Instead, Sale was displeased with the line of questioning. Yes, it took reporters until the final inquiry for Sale to be able to find a spot to sneak in his word of the start.
What is the "word of the start," people may ask? It's a fair enough question.
With each big league trip to the mound this season -- minus Opening Day, numbering 17 in total -- Sale has worked in one particular word during his postgame interview. The word comes from Bryan Johnson, the team's baseball video coordinator, and it's up to Sale to use that word in the proper context.
Much like his devastating slider on a 2-2 count, Sale hasn't missed with that job this year. He's becoming as much about vocabulary power as he is about power pitching.
"At first, we were trying to get the whole team in on it," Sale said. "That seemed to be kind of hard. I was the only one who stuck with it."
Adam Dunn and John Danks actually were in on that first word, which was "indubitably," for the record, coming after his start on April 6 in Kansas City. But from that point on, Johnson has become the "brains of the operation," and Sale stands as the "puppet."
Sale's words since then have gone as follows:
• Juxtapose (April 11)
• Consternation (April 17)
• Ameliorate (May 22)
• Acquiesce (May 27)
• Capitulated (June 1)
• Nascence (June 7)
• Ruminate (June 12)
• Repudiate (June 18)
• Antithetic (June 23)
• Dichotomy (June 28)
• Cacophony (July 4)
• Adjudicate (July 9)
• Ubiquitous (July 21)
• Voracious (July 26)
• Prescience (Aug. 1)
• Amalgamation (Aug. 6)
Even on June 7 in Anaheim, when a 5-0 lead turned into an unexpected 5-all deadlock over the course of five batters faced by Sale in the eighth, the southpaw still stayed true to form postgame with "nascence."
"When you commit to something as serious as this, you have to ride it out through the good and the bad," Sale said. "We had said that we were going to do it every start this year. In a sense, me and Bryan are on a team now, and I can't let my team down. I have two teams to play for a night."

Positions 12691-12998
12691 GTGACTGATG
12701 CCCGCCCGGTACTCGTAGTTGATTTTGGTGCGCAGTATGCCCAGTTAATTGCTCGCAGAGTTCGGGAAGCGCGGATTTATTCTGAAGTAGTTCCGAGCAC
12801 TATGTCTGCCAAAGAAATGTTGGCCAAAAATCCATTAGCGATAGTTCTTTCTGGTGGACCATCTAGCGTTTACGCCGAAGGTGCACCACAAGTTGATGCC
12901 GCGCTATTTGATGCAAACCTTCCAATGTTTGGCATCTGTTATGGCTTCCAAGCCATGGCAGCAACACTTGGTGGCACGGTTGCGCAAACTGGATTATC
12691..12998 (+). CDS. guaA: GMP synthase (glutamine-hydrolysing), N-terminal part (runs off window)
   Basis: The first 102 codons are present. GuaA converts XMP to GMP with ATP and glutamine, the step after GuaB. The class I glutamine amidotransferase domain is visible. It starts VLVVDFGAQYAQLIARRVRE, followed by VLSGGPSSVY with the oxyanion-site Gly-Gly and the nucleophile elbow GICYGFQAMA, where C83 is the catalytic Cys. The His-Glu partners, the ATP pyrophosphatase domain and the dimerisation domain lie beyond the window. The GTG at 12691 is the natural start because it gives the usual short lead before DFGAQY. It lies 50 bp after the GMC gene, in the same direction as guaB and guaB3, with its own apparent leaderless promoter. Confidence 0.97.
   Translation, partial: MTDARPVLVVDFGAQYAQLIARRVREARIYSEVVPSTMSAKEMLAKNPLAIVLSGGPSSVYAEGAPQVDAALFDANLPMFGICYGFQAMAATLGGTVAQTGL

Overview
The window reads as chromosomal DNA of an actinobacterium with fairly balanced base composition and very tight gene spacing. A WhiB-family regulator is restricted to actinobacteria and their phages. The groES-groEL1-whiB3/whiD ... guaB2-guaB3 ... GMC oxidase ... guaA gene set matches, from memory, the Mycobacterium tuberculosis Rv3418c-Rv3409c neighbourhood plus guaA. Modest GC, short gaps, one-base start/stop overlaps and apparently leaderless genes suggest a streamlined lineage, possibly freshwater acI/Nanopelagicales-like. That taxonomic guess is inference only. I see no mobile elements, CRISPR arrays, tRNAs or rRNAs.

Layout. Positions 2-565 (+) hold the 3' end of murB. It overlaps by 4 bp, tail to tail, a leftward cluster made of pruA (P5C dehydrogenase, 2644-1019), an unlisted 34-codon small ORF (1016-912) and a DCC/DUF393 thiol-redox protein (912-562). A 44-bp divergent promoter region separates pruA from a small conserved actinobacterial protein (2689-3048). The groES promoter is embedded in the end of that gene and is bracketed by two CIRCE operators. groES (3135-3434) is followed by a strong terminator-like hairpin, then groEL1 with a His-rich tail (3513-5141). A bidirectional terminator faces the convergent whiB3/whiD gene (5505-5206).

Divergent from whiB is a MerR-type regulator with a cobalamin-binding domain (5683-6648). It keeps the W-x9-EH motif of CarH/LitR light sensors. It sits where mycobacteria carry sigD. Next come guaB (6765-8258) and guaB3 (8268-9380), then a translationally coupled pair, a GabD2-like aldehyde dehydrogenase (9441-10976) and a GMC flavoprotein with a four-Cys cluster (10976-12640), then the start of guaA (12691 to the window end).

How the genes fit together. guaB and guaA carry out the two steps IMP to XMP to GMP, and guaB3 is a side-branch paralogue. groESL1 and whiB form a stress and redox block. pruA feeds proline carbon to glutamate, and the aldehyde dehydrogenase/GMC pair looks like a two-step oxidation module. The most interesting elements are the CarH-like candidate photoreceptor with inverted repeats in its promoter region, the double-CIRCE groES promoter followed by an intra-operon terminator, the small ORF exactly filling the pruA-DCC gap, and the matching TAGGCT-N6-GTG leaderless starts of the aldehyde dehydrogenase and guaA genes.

There's really no deep meaning behind this word-of-the-start tale, aside from illustrating how comfortable Sale has become as an elite Major League starter -- not to mention how much enjoyment he seems to gain from a game that can be one part exasperating and another part exhilarating. Travel back to Sale's first career appearance, coming out of the bullpen on Aug. 6, 2010, at Camden Yards, as a comparison and contrast.
Sale relieved Danks in the eighth, walked Brian Roberts, gave up a single to Nick Markakis and promptly was removed from the game. He was pitching in front of a Major League crowd approximately two months after being selected 13th overall by the White Sox in the 2010 First-Year Player Draft, and he said about six words during that first interview session.
Sale has transformed from a quiet rookie to a veteran leader at the core of the White Sox reshaping process, one who humorously jousts with the media to make sure he gets in his appointed word selection.
"You can lose sight of the fact that he's 25, but he's extremely mature and very comfortable in the clubhouse and in his role in the front end of the rotation," said White Sox general manager Rick Hahn. "He not only sets a good example for everyone on the field, but he's a huge part of what we have going on in the clubhouse, building good momentum -- especially, we feel, on the pitching side."
"Obviously, it's a learning curve," said Sale of his comfort zone. "You are not going to come up here and know everything right from the start. Like I've said a million times, I've had a good veteran group of core guys to kind of teach me the way. And learn to have fun with it, too. If that's a word of the day, so be it."
Now this word of the start has become somewhat of an Internet craze. OK, if not quite to that craze level, at the very least, fans on Twitter clamor to hear what Sale has to say after each start.
Maybe the White Sox should sponsor Sale's word of the start for the foreseeable future, although it's uncertain if it will last past 2014. It's up to the media, though, to make sure Sale has an avenue to disperse said information.
"One of these times, I'm going to have to blurt it out, whatever it might be," a smiling Sale said. "Just, 'Oh, yeah by the way, this,' and walk away."